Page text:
Officials: 26 measles cases in western Washington outbreak
SEATTLE (AP) — Health officials have confirmed 26 measles cases in western Washington in an outbreak that began earlier this month.
In Clark County, where the outbreak has been centered, the number of cases rose to 25 as of Thursday, with a dozen more suspected cases under investigation, said Dr. Scott Lindquist, epidemiologist for communicable diseases with the Department of Health.
King County also confirmed one case this week involving a man in his 50s who had recently visited Clark County, he said.
“We usually have five cases or less a year,” he said. “At this point, we’re expecting it to move across the state.”
Twenty-one of the people infected were not immunized, according to officials. The others are not verified to have had the vaccine.
Nineteen of the Clark County cases involve children younger than 10. Five cases involve those from 11 to 18, and one infected person is between 19 and 29 years old.
Measles is a highly contagious viral illness spread when an infected person coughs or sneezes. It can remain in the air for up to two hours in an isolated space.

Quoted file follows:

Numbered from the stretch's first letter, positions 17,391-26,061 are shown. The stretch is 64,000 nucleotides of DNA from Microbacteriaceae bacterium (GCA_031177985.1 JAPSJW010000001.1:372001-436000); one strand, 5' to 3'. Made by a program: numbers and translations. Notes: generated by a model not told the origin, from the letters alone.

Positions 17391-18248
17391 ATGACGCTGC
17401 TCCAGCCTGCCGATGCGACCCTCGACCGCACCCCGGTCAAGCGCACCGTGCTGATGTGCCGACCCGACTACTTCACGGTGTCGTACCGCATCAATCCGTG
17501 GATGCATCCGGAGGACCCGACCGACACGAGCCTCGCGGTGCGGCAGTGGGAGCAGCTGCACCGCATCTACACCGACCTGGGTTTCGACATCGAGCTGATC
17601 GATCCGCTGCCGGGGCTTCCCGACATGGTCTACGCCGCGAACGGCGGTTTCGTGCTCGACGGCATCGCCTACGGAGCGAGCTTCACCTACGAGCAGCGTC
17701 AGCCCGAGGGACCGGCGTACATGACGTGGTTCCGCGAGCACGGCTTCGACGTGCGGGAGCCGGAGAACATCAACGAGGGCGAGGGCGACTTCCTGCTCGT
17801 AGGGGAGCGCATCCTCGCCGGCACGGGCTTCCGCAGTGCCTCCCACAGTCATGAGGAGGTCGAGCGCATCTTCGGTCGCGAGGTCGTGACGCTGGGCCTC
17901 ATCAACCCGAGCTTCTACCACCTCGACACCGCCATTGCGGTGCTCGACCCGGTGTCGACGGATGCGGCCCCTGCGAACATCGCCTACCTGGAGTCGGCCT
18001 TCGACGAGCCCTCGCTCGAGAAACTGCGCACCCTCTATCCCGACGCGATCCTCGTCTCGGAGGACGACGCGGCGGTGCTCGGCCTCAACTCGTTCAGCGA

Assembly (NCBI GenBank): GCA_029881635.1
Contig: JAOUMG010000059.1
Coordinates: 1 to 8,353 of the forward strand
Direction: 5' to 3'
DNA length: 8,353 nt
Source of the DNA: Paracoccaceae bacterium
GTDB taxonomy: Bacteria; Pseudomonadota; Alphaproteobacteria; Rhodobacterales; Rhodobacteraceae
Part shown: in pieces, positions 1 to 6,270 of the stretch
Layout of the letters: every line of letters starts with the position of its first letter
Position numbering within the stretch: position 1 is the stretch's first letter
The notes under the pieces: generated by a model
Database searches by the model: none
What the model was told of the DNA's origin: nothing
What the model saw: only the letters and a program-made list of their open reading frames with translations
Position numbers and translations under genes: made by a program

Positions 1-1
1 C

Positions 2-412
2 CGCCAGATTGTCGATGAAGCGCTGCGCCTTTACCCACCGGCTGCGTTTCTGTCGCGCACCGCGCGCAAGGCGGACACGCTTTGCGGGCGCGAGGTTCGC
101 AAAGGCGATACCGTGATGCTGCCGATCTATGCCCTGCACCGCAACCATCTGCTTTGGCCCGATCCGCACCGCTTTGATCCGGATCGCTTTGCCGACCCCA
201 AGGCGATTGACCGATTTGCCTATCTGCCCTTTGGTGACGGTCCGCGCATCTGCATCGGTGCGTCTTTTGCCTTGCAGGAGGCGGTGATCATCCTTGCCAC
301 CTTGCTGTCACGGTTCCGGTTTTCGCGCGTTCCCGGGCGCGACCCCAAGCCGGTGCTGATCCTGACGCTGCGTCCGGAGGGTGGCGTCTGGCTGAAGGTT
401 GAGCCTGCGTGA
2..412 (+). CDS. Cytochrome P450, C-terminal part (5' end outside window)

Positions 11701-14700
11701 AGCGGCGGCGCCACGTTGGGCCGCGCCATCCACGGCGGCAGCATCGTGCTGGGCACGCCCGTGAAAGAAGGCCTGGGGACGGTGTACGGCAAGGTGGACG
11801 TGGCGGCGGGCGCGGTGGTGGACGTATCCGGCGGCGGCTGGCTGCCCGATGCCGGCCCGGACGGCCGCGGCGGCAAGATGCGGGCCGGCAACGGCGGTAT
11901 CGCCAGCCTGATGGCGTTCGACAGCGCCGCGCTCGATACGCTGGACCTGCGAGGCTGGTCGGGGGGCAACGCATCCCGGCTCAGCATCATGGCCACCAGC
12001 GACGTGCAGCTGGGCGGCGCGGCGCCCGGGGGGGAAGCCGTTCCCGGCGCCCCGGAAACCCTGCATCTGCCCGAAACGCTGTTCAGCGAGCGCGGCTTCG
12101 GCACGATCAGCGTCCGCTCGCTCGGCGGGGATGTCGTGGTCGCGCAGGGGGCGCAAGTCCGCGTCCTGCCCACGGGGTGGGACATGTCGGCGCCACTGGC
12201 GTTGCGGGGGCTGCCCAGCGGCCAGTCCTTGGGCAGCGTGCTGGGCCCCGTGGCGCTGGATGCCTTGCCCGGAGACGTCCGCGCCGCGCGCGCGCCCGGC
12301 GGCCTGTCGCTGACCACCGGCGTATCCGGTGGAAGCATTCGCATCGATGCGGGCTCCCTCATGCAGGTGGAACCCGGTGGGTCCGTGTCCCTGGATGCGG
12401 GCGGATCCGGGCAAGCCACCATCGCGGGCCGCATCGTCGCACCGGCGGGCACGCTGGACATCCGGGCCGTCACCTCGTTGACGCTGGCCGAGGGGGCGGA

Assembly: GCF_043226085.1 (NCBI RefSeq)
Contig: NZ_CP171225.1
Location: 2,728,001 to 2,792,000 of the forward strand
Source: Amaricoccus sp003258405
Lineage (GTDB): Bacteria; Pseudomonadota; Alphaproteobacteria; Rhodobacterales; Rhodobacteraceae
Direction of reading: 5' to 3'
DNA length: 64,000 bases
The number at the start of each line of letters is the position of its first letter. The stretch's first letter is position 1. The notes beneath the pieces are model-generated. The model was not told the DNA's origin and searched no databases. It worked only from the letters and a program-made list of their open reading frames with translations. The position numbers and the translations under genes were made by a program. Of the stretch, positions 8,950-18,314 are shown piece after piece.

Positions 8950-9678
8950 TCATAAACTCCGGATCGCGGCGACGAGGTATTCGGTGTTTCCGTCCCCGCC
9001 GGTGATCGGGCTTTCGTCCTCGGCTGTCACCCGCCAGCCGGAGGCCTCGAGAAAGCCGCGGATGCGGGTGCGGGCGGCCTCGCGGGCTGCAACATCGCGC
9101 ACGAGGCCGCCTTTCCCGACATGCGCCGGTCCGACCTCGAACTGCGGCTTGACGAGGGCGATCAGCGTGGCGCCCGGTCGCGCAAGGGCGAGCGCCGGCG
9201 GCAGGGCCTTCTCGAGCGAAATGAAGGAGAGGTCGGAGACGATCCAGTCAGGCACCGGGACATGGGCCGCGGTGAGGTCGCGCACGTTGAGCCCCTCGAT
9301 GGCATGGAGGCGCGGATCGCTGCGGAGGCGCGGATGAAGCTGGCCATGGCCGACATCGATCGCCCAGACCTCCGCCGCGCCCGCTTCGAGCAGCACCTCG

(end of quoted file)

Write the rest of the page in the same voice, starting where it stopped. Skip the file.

Those who may have been exposed should watch for early symptoms of fever and malaise and then a rash starting on the head and moving down the body, Lindquist said. “You feel miserable,” he said.
While many people feel like measles are not a big deal, officials are concerned because serious complications such pneumonia and brain infections can arise, Lindquist said. He also urged people who have not received the vaccine to get it now.
Those who are infected have visited public places while contagious, including the Portland International Airport, health care facilities and schools.
The Clark County Public Health said Thursday the people newly confirmed to have measles have stayed home, preventing additional exposures to the public. County officials on Friday declared a public health emergency over the outbreak.
People who think they may have the measles are asked to contact their health care provider before visiting to avoid exposing others.